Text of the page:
IT administrators in every vertical seem to be doing their own brand of due diligence on how identify and address the risks associated with cloud computing. Even the healthcare industry, which is traditionally a late-adopter in terms of investing in new technology, is looking at the cost-benefit analysis of the cloud and taking the security issue head on, according to Health IT Security.
"Cloud computing can be a very powerful platform for healthcare organizations when deployed and utilized properly – but as this type of environment gains popularity, security will continue to be a top priority," Bill Kleyman wrote on the website. "In utilizing cloud computing, there are some core security considerations that must be analyzed."
Health IT Security calls this a "no brainer" for the healthcare industry, as breaches could mean patient data leaking and regulations and laws being violated. Organizations should be looking into any potential areas of vulnerability to see how they can better prepare for a safe introduction of cloud services.
Securing the cloud becomes especially important as operations begin to scale, according to the website. This has become apparent as the years have gone on, with a graph from Arbor Networks showing that the size of distributed denial-of-service (DDoS) attacks more than doubled from 2007 to 2009 and again from 2009 to 2010. These could introduce serious trouble for any business, but in a healthcare company that relies on the cloud, it could be disastrous as information inaccessibility could have clinical consequences for patients.
Kleyman said data loss and infrastructure breaches are the two most serious threats from a lack of security in the cloud and both can end up being extremely messy if not accounted for.
"Negative publicity and the resulting investigations cost even more time and money," the website said. "One of the best ways to help secure the cloud is to be aware of the existing threats and how they continue to change. For example, DDoS attacks have changed greatly from simply volumetric strikes into much more advanced, HTTP and application-layer attacks. In creating truly agile cloud environment – the focus will have to revolve around data integrity and infrastructure security. For a healthcare organization, the upfront security costs can greatly outweigh the price for a potential breach."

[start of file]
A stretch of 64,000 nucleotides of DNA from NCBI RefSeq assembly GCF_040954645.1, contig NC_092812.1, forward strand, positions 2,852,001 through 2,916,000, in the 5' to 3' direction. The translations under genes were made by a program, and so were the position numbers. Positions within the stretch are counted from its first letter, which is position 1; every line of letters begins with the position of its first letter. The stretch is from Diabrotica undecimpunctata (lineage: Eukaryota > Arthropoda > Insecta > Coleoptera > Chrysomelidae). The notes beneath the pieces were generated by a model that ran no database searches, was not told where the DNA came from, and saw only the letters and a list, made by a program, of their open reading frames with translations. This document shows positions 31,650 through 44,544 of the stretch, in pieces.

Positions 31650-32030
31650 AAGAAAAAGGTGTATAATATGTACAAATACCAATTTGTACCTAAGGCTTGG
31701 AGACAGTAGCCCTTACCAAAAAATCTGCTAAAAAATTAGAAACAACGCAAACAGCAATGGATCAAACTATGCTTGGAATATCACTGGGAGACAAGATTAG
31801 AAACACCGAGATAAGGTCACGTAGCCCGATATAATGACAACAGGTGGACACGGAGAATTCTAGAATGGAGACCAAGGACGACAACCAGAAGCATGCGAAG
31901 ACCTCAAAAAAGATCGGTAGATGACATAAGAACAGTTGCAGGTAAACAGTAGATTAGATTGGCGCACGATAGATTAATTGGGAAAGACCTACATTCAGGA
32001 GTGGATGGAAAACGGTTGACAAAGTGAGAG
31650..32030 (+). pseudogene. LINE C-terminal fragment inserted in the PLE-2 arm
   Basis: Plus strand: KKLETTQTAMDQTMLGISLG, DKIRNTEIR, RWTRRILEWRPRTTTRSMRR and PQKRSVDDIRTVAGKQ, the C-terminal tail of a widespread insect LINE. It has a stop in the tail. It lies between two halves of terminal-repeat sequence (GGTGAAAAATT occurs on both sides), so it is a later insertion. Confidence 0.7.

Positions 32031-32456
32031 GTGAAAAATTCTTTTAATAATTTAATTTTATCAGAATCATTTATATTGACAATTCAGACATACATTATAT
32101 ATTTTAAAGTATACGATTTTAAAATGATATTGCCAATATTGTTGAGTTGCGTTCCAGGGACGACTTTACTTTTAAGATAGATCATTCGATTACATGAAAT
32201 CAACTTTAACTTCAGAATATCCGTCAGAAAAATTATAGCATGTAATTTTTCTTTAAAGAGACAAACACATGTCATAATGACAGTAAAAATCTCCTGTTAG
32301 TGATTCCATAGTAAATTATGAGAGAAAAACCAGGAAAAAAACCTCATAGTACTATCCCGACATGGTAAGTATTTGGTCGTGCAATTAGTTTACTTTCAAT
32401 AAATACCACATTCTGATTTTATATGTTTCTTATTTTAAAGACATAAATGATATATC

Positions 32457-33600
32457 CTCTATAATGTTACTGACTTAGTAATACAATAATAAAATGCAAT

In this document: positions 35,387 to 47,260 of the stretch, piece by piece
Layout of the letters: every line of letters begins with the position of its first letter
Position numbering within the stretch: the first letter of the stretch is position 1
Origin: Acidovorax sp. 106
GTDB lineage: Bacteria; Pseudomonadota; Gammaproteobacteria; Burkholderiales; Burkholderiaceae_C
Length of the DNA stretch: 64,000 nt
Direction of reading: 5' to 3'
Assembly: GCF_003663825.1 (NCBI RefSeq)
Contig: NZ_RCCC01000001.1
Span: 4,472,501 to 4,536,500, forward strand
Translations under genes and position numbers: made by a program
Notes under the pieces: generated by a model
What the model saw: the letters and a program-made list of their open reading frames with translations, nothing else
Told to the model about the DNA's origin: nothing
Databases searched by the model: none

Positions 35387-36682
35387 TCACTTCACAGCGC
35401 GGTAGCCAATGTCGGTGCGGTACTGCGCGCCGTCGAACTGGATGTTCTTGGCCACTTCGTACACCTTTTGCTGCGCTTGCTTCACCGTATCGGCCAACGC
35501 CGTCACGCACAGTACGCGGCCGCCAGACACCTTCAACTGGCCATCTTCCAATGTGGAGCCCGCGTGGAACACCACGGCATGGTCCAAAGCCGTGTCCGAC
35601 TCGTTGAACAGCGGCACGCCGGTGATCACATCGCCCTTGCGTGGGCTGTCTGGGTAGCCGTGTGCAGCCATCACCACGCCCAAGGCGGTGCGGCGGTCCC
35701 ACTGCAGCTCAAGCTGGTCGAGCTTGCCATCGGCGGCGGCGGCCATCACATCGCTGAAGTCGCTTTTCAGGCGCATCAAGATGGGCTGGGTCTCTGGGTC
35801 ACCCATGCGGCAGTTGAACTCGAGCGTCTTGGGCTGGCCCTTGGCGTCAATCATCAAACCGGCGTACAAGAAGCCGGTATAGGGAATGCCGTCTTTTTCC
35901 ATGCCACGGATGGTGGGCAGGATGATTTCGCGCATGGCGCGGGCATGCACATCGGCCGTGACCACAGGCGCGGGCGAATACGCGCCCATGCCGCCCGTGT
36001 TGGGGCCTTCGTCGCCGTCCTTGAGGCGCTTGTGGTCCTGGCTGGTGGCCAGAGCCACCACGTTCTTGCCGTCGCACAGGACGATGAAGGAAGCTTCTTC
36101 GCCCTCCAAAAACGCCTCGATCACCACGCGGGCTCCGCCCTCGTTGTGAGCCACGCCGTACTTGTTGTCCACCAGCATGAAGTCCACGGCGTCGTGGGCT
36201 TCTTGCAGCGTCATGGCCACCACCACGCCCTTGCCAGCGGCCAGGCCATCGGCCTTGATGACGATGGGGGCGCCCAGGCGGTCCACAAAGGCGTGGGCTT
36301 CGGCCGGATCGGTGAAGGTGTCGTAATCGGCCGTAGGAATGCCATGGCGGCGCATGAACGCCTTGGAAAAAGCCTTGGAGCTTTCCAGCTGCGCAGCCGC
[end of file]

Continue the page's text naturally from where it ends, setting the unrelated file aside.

Compliance in the cloud remains critical
On the Cloud Security Alliance's website, it said cloud computing technology has been useful for healthcare organizations due its enablement of agile financial applications, messaging platforms and app consolidation in a way that previously was not possible. Even so, companies need to make sure they are taking the cloud's proverbial hand and walking it every step of the way through the security and compliance process.
The first step CSA said healthcare IT executives should take toward compliance is to understand what the organization itself needs to be able to relay it to the cloud provider. This will go a long way in making sure the company knows what it has to do in order to help and will spell out anything extra the IT department has to do on their end. After this, there needs to be a provider search that takes into account who the best fit is for the organization by understanding the data, traffic flow, network and which applications are being used.
Once a provider is chosen, roles can be defined within the organization to help keep up with the cloud security and compliance and there should be an ongoing process to make the solution as efficient and compliant as possible.
Cloud Security News from SimplySecurity.com by Trend Micro